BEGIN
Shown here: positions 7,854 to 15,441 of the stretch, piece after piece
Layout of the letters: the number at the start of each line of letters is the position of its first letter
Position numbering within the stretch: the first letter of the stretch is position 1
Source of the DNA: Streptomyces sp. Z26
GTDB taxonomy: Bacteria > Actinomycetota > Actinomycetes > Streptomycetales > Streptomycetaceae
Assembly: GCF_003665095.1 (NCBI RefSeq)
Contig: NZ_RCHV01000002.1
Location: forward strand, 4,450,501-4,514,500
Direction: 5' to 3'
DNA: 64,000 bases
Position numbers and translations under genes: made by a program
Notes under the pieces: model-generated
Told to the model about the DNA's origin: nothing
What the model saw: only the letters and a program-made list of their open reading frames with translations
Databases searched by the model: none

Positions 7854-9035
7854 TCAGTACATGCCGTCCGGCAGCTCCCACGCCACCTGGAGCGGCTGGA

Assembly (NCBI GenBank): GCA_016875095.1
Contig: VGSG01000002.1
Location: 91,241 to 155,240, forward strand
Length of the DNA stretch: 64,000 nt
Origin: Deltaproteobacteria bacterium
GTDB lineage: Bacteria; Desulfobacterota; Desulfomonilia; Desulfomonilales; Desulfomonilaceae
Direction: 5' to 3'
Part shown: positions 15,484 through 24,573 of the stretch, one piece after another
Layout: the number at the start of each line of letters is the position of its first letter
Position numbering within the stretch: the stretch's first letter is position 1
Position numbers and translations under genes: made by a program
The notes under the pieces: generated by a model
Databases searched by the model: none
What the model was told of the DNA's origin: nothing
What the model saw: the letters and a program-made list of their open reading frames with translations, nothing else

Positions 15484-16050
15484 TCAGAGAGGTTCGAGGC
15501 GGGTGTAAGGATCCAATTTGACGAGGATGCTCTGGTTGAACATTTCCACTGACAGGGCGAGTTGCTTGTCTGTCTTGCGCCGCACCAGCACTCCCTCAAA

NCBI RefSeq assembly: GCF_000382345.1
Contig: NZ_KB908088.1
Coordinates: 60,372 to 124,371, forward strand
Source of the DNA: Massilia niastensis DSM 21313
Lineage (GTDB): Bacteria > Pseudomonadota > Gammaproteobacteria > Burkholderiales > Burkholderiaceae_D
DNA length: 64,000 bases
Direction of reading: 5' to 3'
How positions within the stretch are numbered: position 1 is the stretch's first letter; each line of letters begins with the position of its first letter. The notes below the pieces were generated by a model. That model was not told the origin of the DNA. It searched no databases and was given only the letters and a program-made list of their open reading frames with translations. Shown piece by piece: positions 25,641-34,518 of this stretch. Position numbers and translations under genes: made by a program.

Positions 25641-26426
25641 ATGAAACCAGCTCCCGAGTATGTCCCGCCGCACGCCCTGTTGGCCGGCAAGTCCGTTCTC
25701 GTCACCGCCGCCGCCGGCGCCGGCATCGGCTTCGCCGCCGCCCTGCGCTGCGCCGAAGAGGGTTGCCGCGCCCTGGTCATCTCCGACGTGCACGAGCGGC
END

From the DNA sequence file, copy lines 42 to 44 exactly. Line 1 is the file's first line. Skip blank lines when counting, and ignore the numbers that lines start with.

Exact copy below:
Direction of reading: 5' to 3'
How positions within the stretch are numbered: position 1 is the stretch's first letter; each line of letters begins with the position of its first letter. The notes below the pieces were generated by a model. That model was not told the origin of the DNA. It searched no databases and was given only the letters and a program-made list of their open reading frames with translations. Shown piece by piece: positions 25,641-34,518 of this stretch. Position numbers and translations under genes: made by a program.

Positions 25641-26426